Author Topic: wind charge controller  (Read 142341 times)

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iFred

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wind charge controller
« on: September 19, 2004, 10:40:06 PM »
What ever happened to bioelectrifyer web site?? Any one know?? I disappeared a couple of months ago, never to be heard from again??


In any case, some people have been asking me if I had the circuit, long before the web site disappeared, I copied it.. so if i break any rules here or infringe, I apologize. The information at the time was totally free from the web site, but since it not longer exists I don't think they will mind me doing this.. Here is the web site on the charge controller before it went to digital death... All credits are included. There was no copywrite information anywhere on the web site. By the looks of it, he was giving away the information to help others. (see the bottom of this post)...

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Welcome to the

CIRCUITS MAXIMUS web site!


Gadgets and Gizmo's by

Thomas M. Miller


Amateur Radio WA8YKN

216 East 10th Street

Ashland, Ohio 44805

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BUILD A SIMPLE



CHARGE CONTROLLER


FOR WIND AND SOLAR POWER SYSTEMS


Once our wind generators and solar panels were up and running, the next obvious requirement was some sort of charge controller, since continuous overcharging would boil the electrolyte dry and ruin the expensive battery bank. Several small controllers came bundled with the solar panels, but they were totally unsuitable for wind power use.


Charge controllers intended for solar panels work by monitoring the battery voltage, and once it reaches full charge, the controller simply shorts the solar panel leads together. This doesn't harm the solar panels, but it does waste whatever power they're generating. The energy ends up heating the transistors in the controller.


This type of controller is not ideal for a wind generator, since shorting the output of the genny while it's spinning at high speed will generate a huge current spike, possibly destroying the controller and perhaps even the generator in the process. On the other hand, simply unhooking the generator from the batteries is not a good idea either, since with no load on it, the generator might overspeed in a strong wind and destroy itself.


The ideal solution is to charge the batteries until they reach a full charge, then switch to an alternate load where the energy can be safely handled. While we're at it, this energy should be used for some useful purpose, such as supplementing a water heater or powering a peltier-junction refrigerator, but in a pinch, a bank of 12 volt light bulbs will do.



The above schematic shows the simple charge controller circuit. The incoming battery voltage is divided in half by a pair of 3.3K resistors, so the trip points are adjusted to one-half the desired levels. The actual trip points will depend on your particular batteries, but a good starting point is 14.5 volts for full-charge, and 11.8 volts for discharged. In this case, the trimpots should be adjusted to read 7.25 volts at TP-A and 5.9 volts at TP-B. You will probably need to monitor your battery voltage through several charge - discharge cycles to determine the perfect trip points for your system.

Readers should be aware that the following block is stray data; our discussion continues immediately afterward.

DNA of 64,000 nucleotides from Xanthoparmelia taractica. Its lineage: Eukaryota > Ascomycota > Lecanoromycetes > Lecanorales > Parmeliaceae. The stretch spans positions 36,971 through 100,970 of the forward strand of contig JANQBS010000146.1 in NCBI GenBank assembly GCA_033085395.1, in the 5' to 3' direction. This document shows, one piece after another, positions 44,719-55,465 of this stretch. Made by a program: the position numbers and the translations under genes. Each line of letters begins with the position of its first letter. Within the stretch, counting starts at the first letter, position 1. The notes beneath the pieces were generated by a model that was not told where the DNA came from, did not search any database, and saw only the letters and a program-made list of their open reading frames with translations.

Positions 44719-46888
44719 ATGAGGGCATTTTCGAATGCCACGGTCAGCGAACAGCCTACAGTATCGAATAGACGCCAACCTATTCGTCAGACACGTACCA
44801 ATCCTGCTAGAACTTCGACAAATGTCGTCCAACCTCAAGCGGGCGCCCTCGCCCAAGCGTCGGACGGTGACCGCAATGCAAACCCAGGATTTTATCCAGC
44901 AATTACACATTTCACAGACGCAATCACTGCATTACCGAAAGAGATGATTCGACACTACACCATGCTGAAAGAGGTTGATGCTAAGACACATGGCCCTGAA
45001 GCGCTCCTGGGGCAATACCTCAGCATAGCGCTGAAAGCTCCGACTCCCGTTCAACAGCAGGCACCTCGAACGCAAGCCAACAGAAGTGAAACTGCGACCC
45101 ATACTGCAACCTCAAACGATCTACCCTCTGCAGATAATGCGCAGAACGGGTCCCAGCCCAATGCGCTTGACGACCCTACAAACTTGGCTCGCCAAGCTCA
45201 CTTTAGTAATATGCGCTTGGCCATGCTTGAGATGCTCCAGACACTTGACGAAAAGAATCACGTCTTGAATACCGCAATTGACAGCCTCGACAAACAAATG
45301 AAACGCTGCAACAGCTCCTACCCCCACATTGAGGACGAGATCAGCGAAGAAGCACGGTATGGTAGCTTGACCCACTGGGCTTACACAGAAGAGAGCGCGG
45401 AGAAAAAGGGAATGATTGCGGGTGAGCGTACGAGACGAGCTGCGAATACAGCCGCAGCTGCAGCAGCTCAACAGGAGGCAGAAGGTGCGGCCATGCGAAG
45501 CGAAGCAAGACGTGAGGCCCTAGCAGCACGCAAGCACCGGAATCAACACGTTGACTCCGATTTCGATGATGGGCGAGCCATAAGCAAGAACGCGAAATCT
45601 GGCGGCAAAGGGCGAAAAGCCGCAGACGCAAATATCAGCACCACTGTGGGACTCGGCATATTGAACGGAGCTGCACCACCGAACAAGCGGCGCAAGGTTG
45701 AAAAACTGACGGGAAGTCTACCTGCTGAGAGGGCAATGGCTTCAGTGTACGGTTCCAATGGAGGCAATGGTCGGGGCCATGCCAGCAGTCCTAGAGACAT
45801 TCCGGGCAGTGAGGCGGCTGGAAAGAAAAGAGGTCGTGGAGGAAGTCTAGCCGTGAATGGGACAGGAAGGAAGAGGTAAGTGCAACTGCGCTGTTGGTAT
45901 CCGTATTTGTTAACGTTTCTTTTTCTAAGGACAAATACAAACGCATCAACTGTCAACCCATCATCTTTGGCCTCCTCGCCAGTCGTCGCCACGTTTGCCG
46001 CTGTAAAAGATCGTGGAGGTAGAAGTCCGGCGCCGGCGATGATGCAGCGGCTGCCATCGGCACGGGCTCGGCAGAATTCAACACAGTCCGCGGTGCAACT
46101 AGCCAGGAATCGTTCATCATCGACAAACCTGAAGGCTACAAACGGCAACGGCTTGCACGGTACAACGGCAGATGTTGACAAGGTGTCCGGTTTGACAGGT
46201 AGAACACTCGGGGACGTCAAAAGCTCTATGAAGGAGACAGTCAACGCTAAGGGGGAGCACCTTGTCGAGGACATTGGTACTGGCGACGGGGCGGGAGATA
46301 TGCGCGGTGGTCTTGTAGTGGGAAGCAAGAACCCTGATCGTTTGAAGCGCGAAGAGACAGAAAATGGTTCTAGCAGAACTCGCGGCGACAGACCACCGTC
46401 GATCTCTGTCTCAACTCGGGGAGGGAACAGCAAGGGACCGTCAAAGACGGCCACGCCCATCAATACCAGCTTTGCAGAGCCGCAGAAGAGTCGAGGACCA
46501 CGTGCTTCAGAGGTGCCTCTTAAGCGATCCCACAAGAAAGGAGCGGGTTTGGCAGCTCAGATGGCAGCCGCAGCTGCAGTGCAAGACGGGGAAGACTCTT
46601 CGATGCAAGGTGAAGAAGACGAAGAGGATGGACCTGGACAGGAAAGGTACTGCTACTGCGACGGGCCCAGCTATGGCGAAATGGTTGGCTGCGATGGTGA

The outputs of the controller are latched, and drive a pair of IFR510 power FETs, which serve as relay drivers. If you use a double-throw relay, only one output is necessary, since the relay can switch the incoming power to either the batteries or the alternate load as required. The second output can be used to switch a small 12 volt DC muffin fan to vent hydrogen gas from the battery enclosure to prevent the danger of explosion when charging the batteries.


The two push-buttons provide a way to toggle the output manually when the battery voltage was in the "null zone" between the trip points. By momentarily pressing one of the buttons, the output state will reverse and latch. A 1K resistor prevents a dead short, just in case someone decides to press both buttons at once!


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The charge controller is built on a small printed circuit board, as shown below. The diagram above shows the component layout. Be sure to install the I.C.s and capacitors correctly, as reversing them will most likely generate a puff of smoke. Terminal blocks are soldered to the board for the incoming 12 volts and for connections to the relay coil.


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...(LEFT) COMPONENTS INSTALLED .... ....(RIGHT) BARE CIRCUIT BOARD...


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Since the incoming power is produced by several different types of surplus solar panels and homebuilt wind generators each producing different voltages, they can't just all be hooked together... each has it's own blocking diode in series with the positive lead. When the battery is charging, each source is pulled down to the battery terminal voltage, so each source contributes whatever current it's capable of producing. Each blocking diode has to be sized for the current that source can generate. The negative lead from each source is connected to ground.



Here's the hookup as it's working here. As long as the batteries are charging I can see the red LED glowing. As soon as the trip voltage is reached, the red LED goes out and the green one comes on, and the power is shunted to the alternate load. This way, no power is wasted.

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FRONT PAGE....


SO WHAT'S THIS WEBSITE?


I'm an engineer by trade, and I also enjoy designing interesting electronic gadgets and gizmos in my spare time. Since I also enjoy writing, I usually combine the two and end up writing articles about interesting electronic gadgets and gizmos. I also like to encourage other people to experiment and build these projects.


Generally, I will design a printed circuit board for all my electronic projects (published either in a magazine or on the web) and I always make that board available for a small fee so that others can duplicate the circuit. I can also offer a few of my designs fully assembled for those who are "soldering iron challenged" but still want to get in on the fun.